Lots of games and Star Wars
The show lived up to expectations this year with lots of games to enjoy. The standard of both demonstration games and participation games was high. The MDF houses in Graham Cookson’s Dad’s Army game even had wallpaper in.
There was a Star Wars X-Wing tournament with all tables filled plus a big armada game. I was really impressed by the quality of the ready painted models. Not so sure about how very close the models get in combat. As Hawkwind said space is big and deep and empty.
My game of the day
I really liked the sci-fi game that used Dropzone Commander card buildings with lots of flock to create a post apocalypse city. The way the colours changed across the board and the central building was the only clear spot added to the atmosphere. It had a look of JG Ballard’s novels to me. Apparently it took an awful lot of hairspray to get the flock in place!My second favourite game was an American Civil War one. This has lots going on from a signal balloon to a band but didn’t look crowded. A nice variety of eye catching regiments too with zouaves and US Coloured Troops present. All figures were well painted and the terrain had enough presence to add atmosphere without looking cluttered.
Hello Peter Pig
Any show is good for catching up with old friends. Seeing lots of people I’d not seen for a while was one of the best bits of the day.
Knowing Martin from Peter Pig from my days in the games business it was a good chance to catch up with him. Very tempted by his Sudan range still!
A great day out and shopping too!
A good venue complete with cafeteria and bus service added to the day. Some people thought it was a bit cold but I prefer that to a warm and whiffy show!Purchases were a couple of Warlord Black Powder books and more Perry Miniatures American Civil War figures. And some Hoplites for good measure all from PE2 Collectables. Also got a MDF A frame building from Original Laser Designs who knows his Viking ships and Anglo-Saxon architecture.
From chatting to a 28mm Early Achaemenid Persian army
Discussing the new version of the DBA ancients rules with a colleague led into how he’d always wanted a hoplite army. Given I’d always fancied wargaming the invasion of Greece by Xerxes in 480 BC before we knew it we are planning armies.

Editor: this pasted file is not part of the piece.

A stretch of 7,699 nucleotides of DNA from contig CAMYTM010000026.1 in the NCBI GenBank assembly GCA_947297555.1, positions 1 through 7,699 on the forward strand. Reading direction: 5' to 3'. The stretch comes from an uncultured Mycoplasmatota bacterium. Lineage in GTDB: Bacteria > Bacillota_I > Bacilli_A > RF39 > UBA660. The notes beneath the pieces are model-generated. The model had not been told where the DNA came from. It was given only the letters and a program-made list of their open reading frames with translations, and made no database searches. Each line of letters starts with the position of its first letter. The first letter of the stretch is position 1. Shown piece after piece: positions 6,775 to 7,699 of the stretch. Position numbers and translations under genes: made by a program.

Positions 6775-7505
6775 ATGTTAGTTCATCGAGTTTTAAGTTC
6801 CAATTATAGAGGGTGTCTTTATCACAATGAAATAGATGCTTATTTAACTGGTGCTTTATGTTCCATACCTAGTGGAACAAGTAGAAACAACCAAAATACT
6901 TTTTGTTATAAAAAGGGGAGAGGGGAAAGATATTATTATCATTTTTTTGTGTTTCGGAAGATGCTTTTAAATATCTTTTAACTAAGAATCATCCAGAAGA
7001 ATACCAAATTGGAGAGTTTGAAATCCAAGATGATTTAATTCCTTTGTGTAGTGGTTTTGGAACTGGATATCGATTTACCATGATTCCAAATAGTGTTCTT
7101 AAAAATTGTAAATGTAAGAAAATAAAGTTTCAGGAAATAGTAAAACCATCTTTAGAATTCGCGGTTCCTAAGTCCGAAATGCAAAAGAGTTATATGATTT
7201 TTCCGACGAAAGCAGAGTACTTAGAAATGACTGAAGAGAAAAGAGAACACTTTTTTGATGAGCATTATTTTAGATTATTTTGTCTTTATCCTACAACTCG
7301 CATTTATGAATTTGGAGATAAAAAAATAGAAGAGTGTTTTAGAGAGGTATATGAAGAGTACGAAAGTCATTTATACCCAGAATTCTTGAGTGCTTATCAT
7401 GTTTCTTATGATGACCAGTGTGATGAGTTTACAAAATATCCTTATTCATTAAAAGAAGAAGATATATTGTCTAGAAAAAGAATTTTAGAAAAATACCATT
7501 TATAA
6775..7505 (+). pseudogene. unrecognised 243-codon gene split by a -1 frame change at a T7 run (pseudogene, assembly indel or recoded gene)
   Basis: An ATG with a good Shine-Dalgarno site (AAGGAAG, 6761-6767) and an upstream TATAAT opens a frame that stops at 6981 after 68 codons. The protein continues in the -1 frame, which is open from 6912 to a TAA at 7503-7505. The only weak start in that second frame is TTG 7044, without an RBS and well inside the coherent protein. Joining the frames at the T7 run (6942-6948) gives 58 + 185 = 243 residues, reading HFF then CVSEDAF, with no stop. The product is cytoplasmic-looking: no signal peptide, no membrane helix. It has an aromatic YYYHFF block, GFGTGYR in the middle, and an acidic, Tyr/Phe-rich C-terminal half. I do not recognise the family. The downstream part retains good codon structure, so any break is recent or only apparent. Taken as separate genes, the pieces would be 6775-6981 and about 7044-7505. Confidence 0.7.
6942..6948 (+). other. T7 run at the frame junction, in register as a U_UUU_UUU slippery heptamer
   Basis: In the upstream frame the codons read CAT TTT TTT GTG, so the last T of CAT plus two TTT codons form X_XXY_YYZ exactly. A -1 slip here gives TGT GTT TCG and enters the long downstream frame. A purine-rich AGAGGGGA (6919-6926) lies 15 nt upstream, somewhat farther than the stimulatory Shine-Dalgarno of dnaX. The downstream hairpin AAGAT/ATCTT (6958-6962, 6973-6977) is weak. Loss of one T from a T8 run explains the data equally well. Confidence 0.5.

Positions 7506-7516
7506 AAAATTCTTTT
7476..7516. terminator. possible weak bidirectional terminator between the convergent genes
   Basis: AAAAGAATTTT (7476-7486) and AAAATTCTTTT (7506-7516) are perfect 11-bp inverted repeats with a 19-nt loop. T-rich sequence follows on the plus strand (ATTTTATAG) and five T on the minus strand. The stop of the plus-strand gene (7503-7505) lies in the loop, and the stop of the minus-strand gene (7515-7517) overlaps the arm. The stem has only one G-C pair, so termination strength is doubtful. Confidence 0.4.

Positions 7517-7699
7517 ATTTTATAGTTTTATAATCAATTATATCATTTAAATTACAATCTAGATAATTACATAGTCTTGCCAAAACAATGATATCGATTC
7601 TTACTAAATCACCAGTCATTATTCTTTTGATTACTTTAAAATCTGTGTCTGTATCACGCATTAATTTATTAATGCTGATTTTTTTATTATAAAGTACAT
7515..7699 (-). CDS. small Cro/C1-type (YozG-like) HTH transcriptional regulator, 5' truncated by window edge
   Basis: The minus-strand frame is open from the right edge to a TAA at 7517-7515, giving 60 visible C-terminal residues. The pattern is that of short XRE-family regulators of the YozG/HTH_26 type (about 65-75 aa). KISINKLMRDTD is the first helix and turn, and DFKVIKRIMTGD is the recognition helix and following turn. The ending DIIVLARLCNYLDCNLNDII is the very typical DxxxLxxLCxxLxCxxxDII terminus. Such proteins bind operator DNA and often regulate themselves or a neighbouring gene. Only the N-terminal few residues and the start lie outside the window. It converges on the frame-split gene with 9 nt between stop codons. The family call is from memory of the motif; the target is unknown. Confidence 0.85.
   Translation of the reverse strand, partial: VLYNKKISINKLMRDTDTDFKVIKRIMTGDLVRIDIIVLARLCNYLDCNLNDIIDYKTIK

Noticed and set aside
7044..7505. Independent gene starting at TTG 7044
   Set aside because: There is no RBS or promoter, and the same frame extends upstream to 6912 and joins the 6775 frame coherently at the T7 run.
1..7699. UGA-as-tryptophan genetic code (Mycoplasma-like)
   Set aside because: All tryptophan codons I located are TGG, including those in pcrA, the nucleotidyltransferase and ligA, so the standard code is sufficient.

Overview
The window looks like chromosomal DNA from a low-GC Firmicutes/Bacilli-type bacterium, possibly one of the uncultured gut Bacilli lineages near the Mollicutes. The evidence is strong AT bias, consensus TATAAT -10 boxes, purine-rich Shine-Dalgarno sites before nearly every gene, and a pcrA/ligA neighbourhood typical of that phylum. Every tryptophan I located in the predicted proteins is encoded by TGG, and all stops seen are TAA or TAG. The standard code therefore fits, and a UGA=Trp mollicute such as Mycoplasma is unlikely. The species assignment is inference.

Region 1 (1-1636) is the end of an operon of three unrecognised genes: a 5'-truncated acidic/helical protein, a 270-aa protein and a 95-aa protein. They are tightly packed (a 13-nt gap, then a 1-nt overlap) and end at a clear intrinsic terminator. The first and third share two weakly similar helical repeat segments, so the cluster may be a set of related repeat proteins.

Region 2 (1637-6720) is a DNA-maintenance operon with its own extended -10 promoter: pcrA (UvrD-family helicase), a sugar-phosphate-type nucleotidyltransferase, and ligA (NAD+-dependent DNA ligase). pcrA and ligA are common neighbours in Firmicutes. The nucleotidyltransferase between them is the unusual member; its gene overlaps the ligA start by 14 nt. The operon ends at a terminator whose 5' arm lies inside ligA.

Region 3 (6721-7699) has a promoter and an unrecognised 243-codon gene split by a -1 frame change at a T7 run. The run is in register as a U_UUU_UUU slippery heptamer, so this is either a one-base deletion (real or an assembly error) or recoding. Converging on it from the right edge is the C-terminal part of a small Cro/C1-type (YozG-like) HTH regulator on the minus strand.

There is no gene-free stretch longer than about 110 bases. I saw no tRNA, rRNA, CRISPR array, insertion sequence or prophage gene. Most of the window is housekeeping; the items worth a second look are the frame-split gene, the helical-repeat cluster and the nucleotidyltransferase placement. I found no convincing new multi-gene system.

We agreed on larger figures simply because Tony was keen on them and plastic ranges make such an ambition affordable. I certainly wouldn’t have agreed to get a 25/28mm size Persian army in metal as with all the cavalry and hordes it would cost a small fortune!
Planning out the Persian host
Having settled on DBA I looked at the Early Achaemenid list. Double bases for the Immortals and sparabara infantry increased the body count but using light infantry instead of hordes reduced it. Well, reduced by a small amount! Once I had worked out what I needed I looked at the Wargames Factory range of Persians.
Happily they cover all the troop types I needed and I set about planning the figures I needed. I then got a bit too enthusiastic and decided only Big Battle DBA would do justice to the battles of 480-479 BC. Some thinking later and I produced the army and list of figures needed at the end of this post. The number of figures was slightly daunting but having more time at home because of a health problem meant I had time to assemble them.
In the course of thinking about the army I used the usual references for wargamers from Duncan Head’s book on the Persians to Field of Glory army lists. Plus this made a great excuse to buy Tom Holland’s new translation of Herodotus!
Recruiting the plastic Persians
Happily I found some boxes on eBay and then North Star Figures had a sale of Wargames Factory at the right moment. Even so I found after much sorting out and assembling of figures more were needed! Caliver Books provided my last recruits so it was just planning how to paint them.
Painting 28mm Persians
Whilst the Wargames Factory Persians are not the finest figures on the market they provide the basis for a good paint job. I realised if I did that painting my miniature Persians would take longer than the campaign lasted! So I decided to go for the good old block colours and brown varnish technique.
This is also known as “the dip” method as marketed by the Army Painter company. I use a similar approach of painting in the basic colours in almost toy soldier style. I let them dry completely and then apply a coat of Ronseal acrylic varnish with a brown stain in it. Using lighter colours than you usually would helps the varnish stain combination do its work. The stain varnish combination provides instant shading and looks ok on the gaming table. A bit crude for 28mm size figures perhaps but gets them on the table.
Big Battle DBA Early Achaemenid Persian army list
General and sub generals 3 bases of 3CV = 9 figures
Cavalry 3 bases of 3CV = 9 figures
Light Cavalry 3 bases of 2LH = 6 figures
Immortals 3 bases of 8BW = 24 figures
Sparabara infantry x bases of 8BW = 72 figures
Hillmen 3 bases of 3AX = 9 figures
Medising Hoplites 3 bases of 4SP = 12 figures
Light infantry 9 bases of 2PS = 18 figures
There is an option to replace the light infantry with hordes but that would be another 63 figures to make and paint…